1069  >  0  1154   23 end. ~
 1070     1  1167    0 foo bar ~
 1071 
 1072 The pointer will be set at the last used jump position.  The next CTRL-O
 1073 command will use the entry above it, the next CTRL-I command will use the
 1074 entry below it.  If the pointer is below the last entry, this indicates that
 1075 you did not use a CTRL-I or CTRL-O before.  In this case the CTRL-O command
 1076 will cause the cursor position to be added to the jump list, so you can get
 1077 back to the position before the CTRL-O.  In this case this is line 1167.
 1078 
 1079 With more CTRL-O commands you will go to lines 70 and 1.  If you use CTRL-I
 1080 you can go back to 1154 and 1167 again.  Note that the number in the "jump"
 1081 column indicates the count for the CTRL-O or CTRL-I command that takes you to
 1082 this position.
 1083 
 1084 If you use a jump command, the current line number is inserted at the end of
 1085 the jump list.  If the same line was already in the jump list, it is removed.
 1086 The result is that when repeating CTRL-O you will get back to old positions
 1087 only once.
 1088 
 1089 When the |:keepjumps| command modifier is used, jumps are not stored in the
 1090 jumplist.  Jumps are also not stored in other cases, e.g., in a |:global|
 1091 command.  You can explicitly add a jump by setting the ' mark with "m'".  Note
 1092 that calling setpos() does not do this.
 1093 
 1094 After the CTRL-O command that got you into line 1154 you could give another
 1095 jump command (e.g., "G").  The jump list would then become:
 1096 
 1097   jump line  col file/text ~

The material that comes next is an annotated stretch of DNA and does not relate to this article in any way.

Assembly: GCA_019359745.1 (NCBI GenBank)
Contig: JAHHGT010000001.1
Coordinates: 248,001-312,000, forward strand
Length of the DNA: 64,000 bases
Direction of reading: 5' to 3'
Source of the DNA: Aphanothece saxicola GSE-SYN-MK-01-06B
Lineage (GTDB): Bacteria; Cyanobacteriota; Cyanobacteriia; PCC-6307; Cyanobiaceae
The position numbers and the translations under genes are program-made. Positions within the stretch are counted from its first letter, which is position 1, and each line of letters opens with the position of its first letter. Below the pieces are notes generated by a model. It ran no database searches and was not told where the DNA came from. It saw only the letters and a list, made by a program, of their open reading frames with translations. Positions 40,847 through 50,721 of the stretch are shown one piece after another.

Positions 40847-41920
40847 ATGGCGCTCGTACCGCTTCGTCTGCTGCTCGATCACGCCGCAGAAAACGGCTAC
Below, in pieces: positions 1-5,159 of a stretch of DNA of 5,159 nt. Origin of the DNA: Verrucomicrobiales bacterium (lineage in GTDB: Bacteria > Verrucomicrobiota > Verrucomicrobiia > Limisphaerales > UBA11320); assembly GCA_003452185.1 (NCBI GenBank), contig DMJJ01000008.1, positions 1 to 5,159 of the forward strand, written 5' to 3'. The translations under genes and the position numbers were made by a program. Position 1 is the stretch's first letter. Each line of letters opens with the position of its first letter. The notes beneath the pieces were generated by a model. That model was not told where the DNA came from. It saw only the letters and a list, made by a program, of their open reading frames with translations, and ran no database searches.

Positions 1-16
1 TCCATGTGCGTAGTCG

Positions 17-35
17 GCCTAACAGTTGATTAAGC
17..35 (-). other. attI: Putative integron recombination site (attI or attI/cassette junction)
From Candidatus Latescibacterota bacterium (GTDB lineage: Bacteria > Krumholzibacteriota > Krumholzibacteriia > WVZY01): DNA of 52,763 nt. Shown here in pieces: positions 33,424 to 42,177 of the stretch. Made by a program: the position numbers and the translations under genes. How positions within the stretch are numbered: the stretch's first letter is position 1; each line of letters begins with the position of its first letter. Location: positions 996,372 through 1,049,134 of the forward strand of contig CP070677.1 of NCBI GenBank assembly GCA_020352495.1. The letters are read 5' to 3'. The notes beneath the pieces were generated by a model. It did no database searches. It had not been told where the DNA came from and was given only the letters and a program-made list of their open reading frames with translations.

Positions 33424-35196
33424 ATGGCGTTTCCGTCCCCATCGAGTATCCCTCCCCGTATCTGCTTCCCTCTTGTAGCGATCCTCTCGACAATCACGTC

1098     4	  1    0 some text ~
 1099     3	 70    0 another line ~
 1100     2  1167    0 foo bar ~
 1101     1  1154   23 end. ~
 1102  > ~
 1103 
 1104 The line numbers will be adjusted for deleted and inserted lines.  This fails
 1105 if you stop editing a file without writing, like with ":n!".
 1106 
 1107 When you split a window, the jumplist will be copied to the new window.
 1108 
 1109 If you have included the ' item in the 'viminfo' option the jumplist will be
 1110 stored in the viminfo file and restored when starting Vim.
 1111 
 1112 
 1113 CHANGE LIST JUMPS			*changelist* *change-list-jumps* *E664*
 1114 
 1115 When making a change the cursor position is remembered.  One position is
 1116 remembered for every change that can be undone, unless it is close to a
 1117 previous change.  Two commands can be used to jump to positions of changes,
 1118 also those that have been undone:
 1119 
 1120 							*g;* *E662*
 1121 g;			Go to [count] older position in change list.
 1122 			If [count] is larger than the number of older change
 1123 			positions go to the oldest change.
 1124 			If there is no older change an error message is given.
 1125 			(not a motion command)
 1126 			{not available without the |+jumplist| feature}
 1127 
 1128 							*g,* *E663*
 1129 g,			Go to [count] newer cursor position in change list.
 1130 			Just like |g;| but in the opposite direction.
 1131 			(not a motion command)
 1132 			{not available without the |+jumplist| feature}
 1133 
 1134 When using a count you jump as far back or forward as possible.  Thus you can
 1135 use "999g;" to go to the first change for which the position is still
 1136 remembered.  The number of entries in the change list is fixed and is the same
 1137 as for the |jumplist|.
 1138 
 1139 When two undo-able changes are in the same line and at a column position less
 1140 than 'textwidth' apart only the last one is remembered.  This avoids that a
 1141 sequence of small changes in a line, for example "xxxxx", adds many positions
 1142 to the change list.  When 'textwidth' is zero 'wrapmargin' is used.  When that
 1143 also isn't set a fixed number of 79 is used.  Detail: For the computations
 1144 bytes are used, not characters, to avoid a speed penalty (this only matters
 1145 for multi-byte encodings).
 1146